There are rather lovely benches to rest and relax for a while in these tranquil surroundings

Along with quite a lot of boards with a lot of useful information.  Neither of us realised what is involved in producing the olives we buy in the supermarkets.  Now we know.

And then you go inside. There are olives to try - we favour the Lucques which are the ones grown in this area.

Just feast your eyes on a selection of what they have to offer – it is almost visual overload!

Just the odd bottle of olive oil!

You can try before you decide what to buy.

Hiding on one shelf are tins of gésiers (gizzards!!) which Chris was brave enough to try one year, but strangely enough he has never ordered a gézier salad again!!

There are also all sorts of fancy bowls, tablecloths and other local products

Then you go upstairs 

Where there are more things to tempt you to part with your money

I really liked this, but it is the wrong colour for our house, so the credit card stayed safely in Chris’s pocket.  There was no price on it and they do say ‘if you have to ask the price you can’t afford it’ and judging by the prices in general, they are probably right!

So did we buy anything – well yes of course we got some olives! We then returned to Bize to find some lunch.

The little café just across the road from our front door offers a tray of food at lunch times.  You get two entrées, a plat and two desserts.  As we did last time in 2011we ate there on the Thursday and Friday lunchtime.  This was Thursday’s offering

Jambon et oeuf, couscous with salady bits, chicken curry (in the black pot) and rice with goat’s cheese on toast and crème brulée to finish off.  It was all very tasty.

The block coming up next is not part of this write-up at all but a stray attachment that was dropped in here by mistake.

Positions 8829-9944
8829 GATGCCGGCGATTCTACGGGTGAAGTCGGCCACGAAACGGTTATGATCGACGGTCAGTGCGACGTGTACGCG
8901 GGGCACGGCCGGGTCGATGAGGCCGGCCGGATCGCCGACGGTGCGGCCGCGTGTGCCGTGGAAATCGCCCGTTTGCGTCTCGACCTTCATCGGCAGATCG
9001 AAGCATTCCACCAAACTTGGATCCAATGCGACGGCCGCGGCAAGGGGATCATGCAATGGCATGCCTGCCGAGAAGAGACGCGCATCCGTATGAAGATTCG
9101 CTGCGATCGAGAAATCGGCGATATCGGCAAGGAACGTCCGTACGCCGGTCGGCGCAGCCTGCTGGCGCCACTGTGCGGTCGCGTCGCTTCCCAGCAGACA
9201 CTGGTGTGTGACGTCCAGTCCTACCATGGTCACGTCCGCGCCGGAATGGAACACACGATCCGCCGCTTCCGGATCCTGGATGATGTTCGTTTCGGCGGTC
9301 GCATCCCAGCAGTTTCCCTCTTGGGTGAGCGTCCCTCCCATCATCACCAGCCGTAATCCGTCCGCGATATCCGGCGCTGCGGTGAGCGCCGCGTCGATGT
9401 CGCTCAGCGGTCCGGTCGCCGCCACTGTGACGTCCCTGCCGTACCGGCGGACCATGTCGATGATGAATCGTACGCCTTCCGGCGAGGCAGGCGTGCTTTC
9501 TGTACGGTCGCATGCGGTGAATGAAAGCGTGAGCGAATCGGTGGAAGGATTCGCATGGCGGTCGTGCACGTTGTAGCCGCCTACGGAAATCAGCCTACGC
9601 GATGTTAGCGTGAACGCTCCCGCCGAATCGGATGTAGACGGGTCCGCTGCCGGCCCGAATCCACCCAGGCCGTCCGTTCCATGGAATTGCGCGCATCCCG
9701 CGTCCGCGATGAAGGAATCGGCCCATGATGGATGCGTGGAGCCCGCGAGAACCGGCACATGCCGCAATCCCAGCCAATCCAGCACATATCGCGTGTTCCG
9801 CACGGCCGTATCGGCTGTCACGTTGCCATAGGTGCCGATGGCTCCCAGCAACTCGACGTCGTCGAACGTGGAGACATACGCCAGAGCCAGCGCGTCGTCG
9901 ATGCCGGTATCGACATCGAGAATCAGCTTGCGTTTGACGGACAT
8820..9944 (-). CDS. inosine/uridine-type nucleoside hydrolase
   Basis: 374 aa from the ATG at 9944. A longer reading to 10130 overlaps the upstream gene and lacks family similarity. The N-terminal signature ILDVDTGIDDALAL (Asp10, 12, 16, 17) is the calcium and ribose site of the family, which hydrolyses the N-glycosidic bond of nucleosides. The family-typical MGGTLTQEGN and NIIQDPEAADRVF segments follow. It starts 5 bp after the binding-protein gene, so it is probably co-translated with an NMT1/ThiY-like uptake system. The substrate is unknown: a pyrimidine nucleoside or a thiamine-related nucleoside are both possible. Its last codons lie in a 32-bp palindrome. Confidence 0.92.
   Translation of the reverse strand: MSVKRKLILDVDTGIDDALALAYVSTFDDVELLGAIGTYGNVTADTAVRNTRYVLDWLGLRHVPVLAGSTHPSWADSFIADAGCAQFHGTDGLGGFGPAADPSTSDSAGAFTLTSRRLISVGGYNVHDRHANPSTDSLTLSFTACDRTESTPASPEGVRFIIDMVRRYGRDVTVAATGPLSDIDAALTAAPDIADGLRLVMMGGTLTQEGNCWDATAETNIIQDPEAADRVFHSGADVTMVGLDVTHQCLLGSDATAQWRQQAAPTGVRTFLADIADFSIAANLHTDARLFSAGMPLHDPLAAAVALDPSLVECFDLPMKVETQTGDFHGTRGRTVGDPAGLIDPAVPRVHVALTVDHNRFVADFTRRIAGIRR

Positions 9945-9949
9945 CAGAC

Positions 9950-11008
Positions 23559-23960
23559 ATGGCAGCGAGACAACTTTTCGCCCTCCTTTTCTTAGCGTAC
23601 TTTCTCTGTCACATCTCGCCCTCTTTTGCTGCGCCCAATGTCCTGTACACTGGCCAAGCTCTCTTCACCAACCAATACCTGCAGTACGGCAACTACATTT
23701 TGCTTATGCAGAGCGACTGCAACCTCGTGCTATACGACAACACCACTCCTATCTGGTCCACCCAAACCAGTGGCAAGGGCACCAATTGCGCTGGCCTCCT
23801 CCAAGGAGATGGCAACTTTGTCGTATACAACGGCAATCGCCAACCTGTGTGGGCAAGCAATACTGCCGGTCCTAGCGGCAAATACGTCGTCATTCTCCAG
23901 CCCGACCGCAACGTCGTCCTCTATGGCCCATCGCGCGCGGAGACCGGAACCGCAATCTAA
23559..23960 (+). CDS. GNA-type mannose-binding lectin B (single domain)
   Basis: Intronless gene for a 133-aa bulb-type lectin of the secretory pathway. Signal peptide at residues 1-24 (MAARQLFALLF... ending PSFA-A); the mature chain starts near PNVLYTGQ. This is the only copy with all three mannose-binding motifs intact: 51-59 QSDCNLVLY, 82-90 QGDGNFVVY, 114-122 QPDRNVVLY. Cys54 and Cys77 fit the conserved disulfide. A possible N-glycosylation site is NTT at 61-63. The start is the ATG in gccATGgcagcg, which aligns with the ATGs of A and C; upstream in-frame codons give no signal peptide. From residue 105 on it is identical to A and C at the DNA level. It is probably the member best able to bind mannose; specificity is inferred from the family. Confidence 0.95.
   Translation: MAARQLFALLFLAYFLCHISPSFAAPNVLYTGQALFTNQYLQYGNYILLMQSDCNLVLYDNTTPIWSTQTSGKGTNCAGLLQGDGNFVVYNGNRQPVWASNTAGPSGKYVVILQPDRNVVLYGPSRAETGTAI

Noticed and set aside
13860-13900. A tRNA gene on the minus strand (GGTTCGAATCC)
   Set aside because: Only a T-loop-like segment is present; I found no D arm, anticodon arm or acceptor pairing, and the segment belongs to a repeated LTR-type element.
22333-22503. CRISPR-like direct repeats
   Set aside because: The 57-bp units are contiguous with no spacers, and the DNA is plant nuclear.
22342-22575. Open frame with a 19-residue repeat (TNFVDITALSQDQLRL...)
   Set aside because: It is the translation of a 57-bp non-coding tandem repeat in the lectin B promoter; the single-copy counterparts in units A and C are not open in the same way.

We woke on our last day here to thunder and heavy rain which continued on and off all morning, however as it is the first persistent rain we have suffered since the journey down five weeks ago we are not complaining.  I guess if you are going in the water rain is not a problem!

What we should have done was release the sides of the sail cloth awning on the terrace!  Still no damage was done and we moved the table and chairs before we let the water out.

We have always noted the big drains they have round here and now we know why they are that big – when it rains it really rains!

We had nothing planned for the morning apart from the rest of the packing, a trip to the hypermarket and to load the car with most of the stuff.  Once that was all done we made the very long and arduous journey from our house (the blue door beyond the flower tub on the right) to the Café du Midi for another of their ‘tray lunches’.  

Today’s feast was goats’ cheese in a choux bun, an egg mayonnaise salad, pork and chips (they were truly excellent fries), a chocolate fondant and fruit salad with an expresso to end the meal – all for 12.50€.  A pretty good deal in our opinion and no cooking for us tonight.  Mind you in the five weeks we have been here we have only had the oven on three times – each time to cook 2 chicken breasts which we used in salads (half a breast each, so 12 servings) and I had cooked one tortilla and one omelette.  We have lived very well on a large variety of salads.  The emergency packet of pasta and jar of sauce is going home with us!

The sun came out whilst we were having lunch and we enjoyed a quiet afternoon.  There was some cleaning and food preparation left to do, but that as the say was it!  All over bar the journey - something we are not looking forward to!

So would we come again?  Well yes we have to.  The timings of the entire trip were based both Bastille Day and the Fête d’Olivier (Olive Festival) that takes place in Bize Minervois every year.  We thought it was always on the Sunday after Bastille Day, but sadly for us this year it was on Sunday 24th July – the day after we left!!   All we saw of the 2016 event was preparation – cars had been moved from the promenade as that is where most of the action takes place.

A stage had been erected

A generator appeared on the dry river bed.

And the Café du Midi were preparing for a big group of Fête organisers in for dinner that (Friday) evening.  We think there was another leg going to be added after we left at lunchtime.

The final installment will cover what we missed - The Fête d’Olivier and the journey home.